Is the notion of secret internal reports so abhorrent?  You can bet that the US State Department people in their foreign desks do not rely on reading just China Daily, Taiwan Times and South China Morning Post.  If they do so, they must be living in a very strange world alienated from local realities.  You can bet that local staff members of American embassies must be preparing internal reference materials too.

Revealing the Secrets of Internal Reference (内参)

The official mainland Chinese news media organizations have the important task of preparing news information for the various levels of the Chinese leadership.  These kinds of news reports are known as internal reference materials, and much of it is classified as national secrets of various classes that are available only to officials at certain levels for consultation during their decision-making processes.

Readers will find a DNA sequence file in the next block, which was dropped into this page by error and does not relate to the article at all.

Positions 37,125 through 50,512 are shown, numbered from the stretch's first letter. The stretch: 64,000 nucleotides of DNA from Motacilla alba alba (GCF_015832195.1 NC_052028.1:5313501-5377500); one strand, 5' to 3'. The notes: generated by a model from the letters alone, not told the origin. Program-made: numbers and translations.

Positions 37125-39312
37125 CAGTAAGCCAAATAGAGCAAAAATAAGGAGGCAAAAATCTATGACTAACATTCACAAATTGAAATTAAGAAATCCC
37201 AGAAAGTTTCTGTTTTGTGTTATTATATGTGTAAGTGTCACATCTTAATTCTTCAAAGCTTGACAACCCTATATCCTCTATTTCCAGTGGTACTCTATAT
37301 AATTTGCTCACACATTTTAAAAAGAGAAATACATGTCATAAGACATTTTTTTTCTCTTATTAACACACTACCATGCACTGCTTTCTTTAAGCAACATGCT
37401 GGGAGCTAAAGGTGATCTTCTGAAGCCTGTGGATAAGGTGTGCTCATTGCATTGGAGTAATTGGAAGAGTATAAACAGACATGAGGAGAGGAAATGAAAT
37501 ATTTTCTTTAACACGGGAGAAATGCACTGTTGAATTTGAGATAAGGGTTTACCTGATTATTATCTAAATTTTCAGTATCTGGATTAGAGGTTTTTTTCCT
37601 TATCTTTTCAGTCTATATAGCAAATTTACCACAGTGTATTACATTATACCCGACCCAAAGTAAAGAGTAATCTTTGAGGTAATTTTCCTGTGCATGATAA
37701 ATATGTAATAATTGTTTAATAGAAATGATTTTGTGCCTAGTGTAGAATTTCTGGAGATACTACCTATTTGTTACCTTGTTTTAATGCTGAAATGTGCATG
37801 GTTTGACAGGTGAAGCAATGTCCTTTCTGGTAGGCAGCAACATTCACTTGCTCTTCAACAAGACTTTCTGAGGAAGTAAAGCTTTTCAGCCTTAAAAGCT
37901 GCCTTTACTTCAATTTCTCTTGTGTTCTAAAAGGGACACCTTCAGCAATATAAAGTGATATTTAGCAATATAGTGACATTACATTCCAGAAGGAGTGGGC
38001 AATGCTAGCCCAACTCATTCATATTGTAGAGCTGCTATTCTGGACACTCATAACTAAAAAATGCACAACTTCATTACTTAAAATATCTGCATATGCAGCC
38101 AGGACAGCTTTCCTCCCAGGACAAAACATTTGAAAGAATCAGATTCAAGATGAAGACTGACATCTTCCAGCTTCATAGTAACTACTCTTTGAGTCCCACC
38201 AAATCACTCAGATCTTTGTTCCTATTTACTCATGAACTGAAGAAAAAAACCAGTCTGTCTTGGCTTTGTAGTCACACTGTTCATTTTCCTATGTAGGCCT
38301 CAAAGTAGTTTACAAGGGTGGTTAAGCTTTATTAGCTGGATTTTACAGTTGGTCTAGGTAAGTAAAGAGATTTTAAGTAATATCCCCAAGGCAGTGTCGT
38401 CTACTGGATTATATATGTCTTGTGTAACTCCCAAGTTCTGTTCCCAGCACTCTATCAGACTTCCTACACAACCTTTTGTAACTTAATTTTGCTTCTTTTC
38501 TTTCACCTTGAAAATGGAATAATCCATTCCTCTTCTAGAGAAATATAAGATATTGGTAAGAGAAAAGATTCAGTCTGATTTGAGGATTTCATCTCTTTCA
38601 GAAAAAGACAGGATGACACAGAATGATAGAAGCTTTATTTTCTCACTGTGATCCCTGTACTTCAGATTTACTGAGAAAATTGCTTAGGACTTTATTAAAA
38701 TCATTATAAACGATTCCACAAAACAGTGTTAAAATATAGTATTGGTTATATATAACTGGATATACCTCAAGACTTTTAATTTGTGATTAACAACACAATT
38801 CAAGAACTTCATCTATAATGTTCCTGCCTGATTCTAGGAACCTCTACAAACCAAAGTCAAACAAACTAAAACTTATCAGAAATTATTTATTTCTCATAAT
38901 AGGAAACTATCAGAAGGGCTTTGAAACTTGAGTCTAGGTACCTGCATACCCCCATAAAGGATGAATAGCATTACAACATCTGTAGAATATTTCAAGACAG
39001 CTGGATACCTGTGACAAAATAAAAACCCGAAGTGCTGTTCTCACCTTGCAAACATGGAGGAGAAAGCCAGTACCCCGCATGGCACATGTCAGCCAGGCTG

Ordinary people do not get to read the internal reference materials.  If such information is leaked to overseas media, this may be a criminal act punishable by imprisonment.  Lower-level officials who read internal reference materials that are permitted only for their superiors would also be guilty of accessing secrets.

Recently, reporters from Phoenix Weekly interviewed many former and current official media persons in order to understand what the internal reference materials are about.

At this time, the major sources of information in the internal reference materials for the central government and the State Council are Xinhua, People's Daily and CCTV.  Of these, the national news agency Xinhua is the largest in terms of influence, quantity and completeness.